It is possible to *believe* in a deity, without claiming to know that deities exist. This position is known as agnostic theism.

    It is possible to not believe in any deities, without claiming that it’s possible to know that any deities do not exist. This position is agnostic atheism.

    Agnostic and atheist are not mutually exclusive terms.

    • We should get some things cleared up. For too long atheists on intetnet blogs and whatnot have blurred definitions and verbiage which makes discussions unproductive. This is evidenced by what seems to be you, Paul, talking out of both sides of your mouth. Im not saying youre intentionally be obfuscating, but its the product of the web atheist culture.

      Atheism is the belief that no gods exist. It’s not a lack of belief, its not a dont believe. Its not a non anything.

      Second, people dont have nonbeliefs. They dont not believe things. We believe things. For example, its not that I dont believe in pink elephants, I believe there are no pink elephants. Its not that I dont believe money doesnt grow on trees, I believe money doesnt grow on trees.

      So when you say you dont believe in any gods, youre even ising it in a much different sense than most people. And then you couple it with the term atheism and then claim to be am atheist. You are very confused in the language you use and the way youre defining your terms. Youre saying that you have no idea whether any deities exist (which is the definition of agnosticism as it related to the God debate) and you also say you dont believe in any gods. These two positions are not in any way obviously identical.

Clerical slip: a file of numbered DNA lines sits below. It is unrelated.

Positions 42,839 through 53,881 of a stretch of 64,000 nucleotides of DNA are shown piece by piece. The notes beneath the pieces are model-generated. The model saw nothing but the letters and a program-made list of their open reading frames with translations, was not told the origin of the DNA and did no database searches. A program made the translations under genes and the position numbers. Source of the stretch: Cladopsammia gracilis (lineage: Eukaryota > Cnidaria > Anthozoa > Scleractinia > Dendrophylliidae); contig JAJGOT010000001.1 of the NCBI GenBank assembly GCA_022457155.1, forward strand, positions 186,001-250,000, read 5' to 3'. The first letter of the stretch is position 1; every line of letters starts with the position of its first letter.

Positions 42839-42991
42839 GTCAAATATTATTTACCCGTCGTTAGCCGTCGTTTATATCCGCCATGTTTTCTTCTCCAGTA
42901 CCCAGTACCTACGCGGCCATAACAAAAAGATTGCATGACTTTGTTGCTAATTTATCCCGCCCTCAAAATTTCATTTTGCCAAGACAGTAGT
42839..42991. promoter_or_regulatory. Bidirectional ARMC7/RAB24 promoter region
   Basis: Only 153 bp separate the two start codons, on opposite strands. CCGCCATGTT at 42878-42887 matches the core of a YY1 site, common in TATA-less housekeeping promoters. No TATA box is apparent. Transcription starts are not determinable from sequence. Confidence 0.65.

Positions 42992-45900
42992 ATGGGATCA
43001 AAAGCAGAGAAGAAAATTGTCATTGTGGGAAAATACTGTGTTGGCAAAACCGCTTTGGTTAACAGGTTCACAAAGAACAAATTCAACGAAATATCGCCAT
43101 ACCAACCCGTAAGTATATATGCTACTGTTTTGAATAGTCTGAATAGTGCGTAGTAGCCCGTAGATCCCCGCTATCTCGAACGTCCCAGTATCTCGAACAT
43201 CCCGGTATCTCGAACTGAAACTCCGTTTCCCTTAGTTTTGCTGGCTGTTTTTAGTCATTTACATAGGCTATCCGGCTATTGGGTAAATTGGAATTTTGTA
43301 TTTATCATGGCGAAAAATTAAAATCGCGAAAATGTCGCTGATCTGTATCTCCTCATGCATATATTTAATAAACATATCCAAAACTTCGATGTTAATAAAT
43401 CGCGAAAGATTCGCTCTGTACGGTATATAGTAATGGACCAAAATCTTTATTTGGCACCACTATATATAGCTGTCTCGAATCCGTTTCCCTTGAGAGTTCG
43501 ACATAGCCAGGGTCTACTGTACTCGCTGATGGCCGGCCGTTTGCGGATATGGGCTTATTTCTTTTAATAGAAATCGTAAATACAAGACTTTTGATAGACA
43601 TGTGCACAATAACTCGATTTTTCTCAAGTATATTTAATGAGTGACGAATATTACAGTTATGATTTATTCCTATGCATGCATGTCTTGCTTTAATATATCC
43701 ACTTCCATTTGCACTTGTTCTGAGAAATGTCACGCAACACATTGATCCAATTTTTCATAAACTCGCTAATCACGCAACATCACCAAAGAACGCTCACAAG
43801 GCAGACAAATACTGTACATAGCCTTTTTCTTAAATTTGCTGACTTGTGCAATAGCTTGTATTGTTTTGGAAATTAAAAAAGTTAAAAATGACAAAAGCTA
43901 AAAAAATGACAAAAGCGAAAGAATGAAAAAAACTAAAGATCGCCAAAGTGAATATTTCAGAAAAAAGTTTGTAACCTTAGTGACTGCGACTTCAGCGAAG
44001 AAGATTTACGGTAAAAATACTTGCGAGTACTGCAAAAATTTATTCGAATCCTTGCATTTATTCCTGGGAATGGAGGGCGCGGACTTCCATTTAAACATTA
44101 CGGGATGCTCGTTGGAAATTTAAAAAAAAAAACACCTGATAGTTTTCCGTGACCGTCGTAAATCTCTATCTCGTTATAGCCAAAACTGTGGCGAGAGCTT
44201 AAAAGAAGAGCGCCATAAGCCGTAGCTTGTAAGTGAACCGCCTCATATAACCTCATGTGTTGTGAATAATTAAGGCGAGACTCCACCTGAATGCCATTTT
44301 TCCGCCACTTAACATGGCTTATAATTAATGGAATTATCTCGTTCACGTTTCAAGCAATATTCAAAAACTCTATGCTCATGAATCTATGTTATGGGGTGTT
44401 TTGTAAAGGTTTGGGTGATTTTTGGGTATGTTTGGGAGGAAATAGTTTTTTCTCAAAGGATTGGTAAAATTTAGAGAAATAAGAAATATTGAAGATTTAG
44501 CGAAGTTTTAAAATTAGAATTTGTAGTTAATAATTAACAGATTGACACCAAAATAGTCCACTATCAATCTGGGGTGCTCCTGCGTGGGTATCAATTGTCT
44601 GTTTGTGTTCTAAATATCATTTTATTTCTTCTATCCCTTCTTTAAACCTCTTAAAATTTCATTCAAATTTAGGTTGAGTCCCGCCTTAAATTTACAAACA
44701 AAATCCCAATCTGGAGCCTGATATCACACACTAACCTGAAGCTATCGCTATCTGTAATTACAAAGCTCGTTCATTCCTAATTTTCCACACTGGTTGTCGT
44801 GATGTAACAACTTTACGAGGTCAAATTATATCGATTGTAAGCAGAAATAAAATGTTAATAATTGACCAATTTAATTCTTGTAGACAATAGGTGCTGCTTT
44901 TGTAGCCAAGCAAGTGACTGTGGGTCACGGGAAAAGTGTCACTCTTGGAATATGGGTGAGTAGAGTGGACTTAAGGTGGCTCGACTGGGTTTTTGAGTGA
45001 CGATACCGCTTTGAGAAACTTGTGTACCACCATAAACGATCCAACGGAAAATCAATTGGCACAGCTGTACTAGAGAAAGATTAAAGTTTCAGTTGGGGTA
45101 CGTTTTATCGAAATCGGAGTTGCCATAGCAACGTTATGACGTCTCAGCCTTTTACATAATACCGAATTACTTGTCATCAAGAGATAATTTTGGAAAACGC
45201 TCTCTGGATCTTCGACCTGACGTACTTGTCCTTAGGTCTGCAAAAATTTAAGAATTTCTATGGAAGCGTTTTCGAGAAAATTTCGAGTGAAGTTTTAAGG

11. @John
    “Atheism is the belief that no gods exist. It’s not a lack of belief, its not a dont believe. Its not a non anything.”
    Redefining atheism to fit your premise is not an honest approach. Atheism is literally the absence of belief in the existence of a god or gods (a = without, theism = belief in the existence of a god or gods). It is not a positive statement (E.g. There are no gods).
    “Second, people dont have nonbeliefs.” – having no belief in something’s existence is not the same as a non-belief.
    Agnosticism is basically a stance that the existence of any deities is unknowable.

    • @ Questions:

      Redefining atheism to fit your premise is not an honest approach.

      I agree: The word “atheism” is basically a transliteration of the Greek word atheos, (theos meaning God/deity). In Greek ”a” could mean “without” or “lacking” when related to a passive verb, however, in the case of the noun atheos the ”a“ takes on the meaning of an “opposite of” or reversal of meaning of the noun it is associated with. So in the case of atheos, it means the opposite of theos. If theism is to affirm that a deity/deities exist, then atheism is to affirm that no deity/deities exists (theos=god(s); atheos=no god(s)). Grammatically, when the particle “a” is joined with nouns it should always be associated with the object; the negation is on the thing and not on the belief itself. So as a matter of Greek grammar, an atheos is someone who denies that a particular God or gods exist. Since the English terms ”atheism” and “atheist” are directly derived specifically from atheos, their meanings in English directly correlate.